In the Outlook
In a piece in Outlook, I argue,
In a multi-ethnic/religious country like India, no leader can perhaps command the support of all communities but he must not attract the implacable hostility of India’s largest minority. For instance, former Prime Minister Atal Bihari Vajpayee may not have enjoyed widespread support among Muslims but was not treated as an enemy either. Call it what you will, but it is this ‘Muslim veto’ which makes Modi unacceptable as India’s next leader. This may disappoint those who place their faith unflinchingly in the power of the individual. But as Pratap Bhanu Mehta has argued, even some of the founding fathers agreed that any concept of citizenship which distances itself completely from religious identity would be untenable in India. Communitarianism is a sociological reality in India and while there is always the danger of it degenerating into narrow sectarianism, its political effects simply cannot be ignored.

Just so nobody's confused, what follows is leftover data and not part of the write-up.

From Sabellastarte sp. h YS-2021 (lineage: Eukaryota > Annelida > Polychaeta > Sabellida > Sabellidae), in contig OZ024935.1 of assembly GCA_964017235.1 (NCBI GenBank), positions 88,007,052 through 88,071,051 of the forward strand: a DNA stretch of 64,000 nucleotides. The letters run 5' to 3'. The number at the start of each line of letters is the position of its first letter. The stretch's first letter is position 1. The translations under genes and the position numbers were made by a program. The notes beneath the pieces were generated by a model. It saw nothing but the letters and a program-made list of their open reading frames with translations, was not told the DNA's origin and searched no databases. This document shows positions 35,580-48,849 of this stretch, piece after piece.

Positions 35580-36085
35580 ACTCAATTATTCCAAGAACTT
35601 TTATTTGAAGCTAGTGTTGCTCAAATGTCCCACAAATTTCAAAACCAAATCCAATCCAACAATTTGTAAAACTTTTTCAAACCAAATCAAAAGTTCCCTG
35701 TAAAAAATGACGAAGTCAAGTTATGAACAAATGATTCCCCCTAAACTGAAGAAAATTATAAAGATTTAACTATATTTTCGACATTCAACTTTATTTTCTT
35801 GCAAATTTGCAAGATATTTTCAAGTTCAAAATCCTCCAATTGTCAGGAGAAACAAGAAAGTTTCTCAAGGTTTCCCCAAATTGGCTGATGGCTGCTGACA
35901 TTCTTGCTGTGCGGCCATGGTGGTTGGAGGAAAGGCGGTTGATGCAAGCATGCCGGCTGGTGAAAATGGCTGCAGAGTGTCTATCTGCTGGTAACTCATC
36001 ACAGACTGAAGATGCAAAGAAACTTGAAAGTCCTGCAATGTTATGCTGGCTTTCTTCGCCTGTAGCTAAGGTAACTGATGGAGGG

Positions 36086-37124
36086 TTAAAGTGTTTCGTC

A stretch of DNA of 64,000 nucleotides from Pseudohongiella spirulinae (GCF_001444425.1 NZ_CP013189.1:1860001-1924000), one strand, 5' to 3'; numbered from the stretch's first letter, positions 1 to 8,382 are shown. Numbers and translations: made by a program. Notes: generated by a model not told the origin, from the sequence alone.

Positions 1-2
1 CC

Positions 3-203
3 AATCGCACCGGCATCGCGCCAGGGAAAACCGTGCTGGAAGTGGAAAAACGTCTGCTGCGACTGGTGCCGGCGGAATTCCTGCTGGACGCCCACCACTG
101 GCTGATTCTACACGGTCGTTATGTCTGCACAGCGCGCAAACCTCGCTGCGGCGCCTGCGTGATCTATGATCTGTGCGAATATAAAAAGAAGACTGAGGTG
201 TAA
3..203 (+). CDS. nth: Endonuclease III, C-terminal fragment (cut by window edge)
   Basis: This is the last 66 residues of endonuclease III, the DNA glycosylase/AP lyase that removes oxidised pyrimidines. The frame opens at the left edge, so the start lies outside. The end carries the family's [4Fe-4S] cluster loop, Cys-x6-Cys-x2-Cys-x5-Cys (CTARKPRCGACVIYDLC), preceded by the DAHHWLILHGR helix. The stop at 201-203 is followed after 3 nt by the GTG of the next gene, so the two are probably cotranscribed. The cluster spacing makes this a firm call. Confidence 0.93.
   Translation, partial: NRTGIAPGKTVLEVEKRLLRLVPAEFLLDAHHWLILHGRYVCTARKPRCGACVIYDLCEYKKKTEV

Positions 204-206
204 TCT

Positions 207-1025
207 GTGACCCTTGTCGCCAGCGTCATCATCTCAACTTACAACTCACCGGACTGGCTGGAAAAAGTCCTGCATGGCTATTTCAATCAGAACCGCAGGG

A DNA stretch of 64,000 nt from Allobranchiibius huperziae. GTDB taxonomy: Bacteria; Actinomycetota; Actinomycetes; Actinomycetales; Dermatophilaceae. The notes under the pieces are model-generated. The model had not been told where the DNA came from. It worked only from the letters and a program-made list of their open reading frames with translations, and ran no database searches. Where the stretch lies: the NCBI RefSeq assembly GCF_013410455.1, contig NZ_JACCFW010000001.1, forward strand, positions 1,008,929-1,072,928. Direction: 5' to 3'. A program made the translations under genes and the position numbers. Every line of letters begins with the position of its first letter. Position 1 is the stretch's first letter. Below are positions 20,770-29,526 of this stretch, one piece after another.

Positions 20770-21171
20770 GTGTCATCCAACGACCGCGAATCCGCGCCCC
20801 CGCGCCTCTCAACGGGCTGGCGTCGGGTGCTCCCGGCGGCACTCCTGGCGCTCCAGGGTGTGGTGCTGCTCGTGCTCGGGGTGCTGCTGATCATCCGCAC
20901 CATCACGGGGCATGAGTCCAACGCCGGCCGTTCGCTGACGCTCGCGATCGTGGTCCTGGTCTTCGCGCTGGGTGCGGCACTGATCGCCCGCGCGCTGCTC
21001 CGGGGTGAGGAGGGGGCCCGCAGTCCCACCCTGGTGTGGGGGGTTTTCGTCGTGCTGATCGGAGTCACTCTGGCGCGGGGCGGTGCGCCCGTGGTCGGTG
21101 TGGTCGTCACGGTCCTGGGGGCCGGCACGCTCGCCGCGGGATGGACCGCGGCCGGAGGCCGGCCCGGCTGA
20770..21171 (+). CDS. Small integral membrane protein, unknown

Whether it makes Modi unelectable as NDA/BJP’s putative leader is another story. Nevertheless, India can survive poor governance for the next few years but what it cannot survive is the further estrangement of its Muslim minority. Even if the promise of a high Modi-led growth is accepted at its face value, it is simply not worth risking the fraying of India’s multiple fault lines. [link]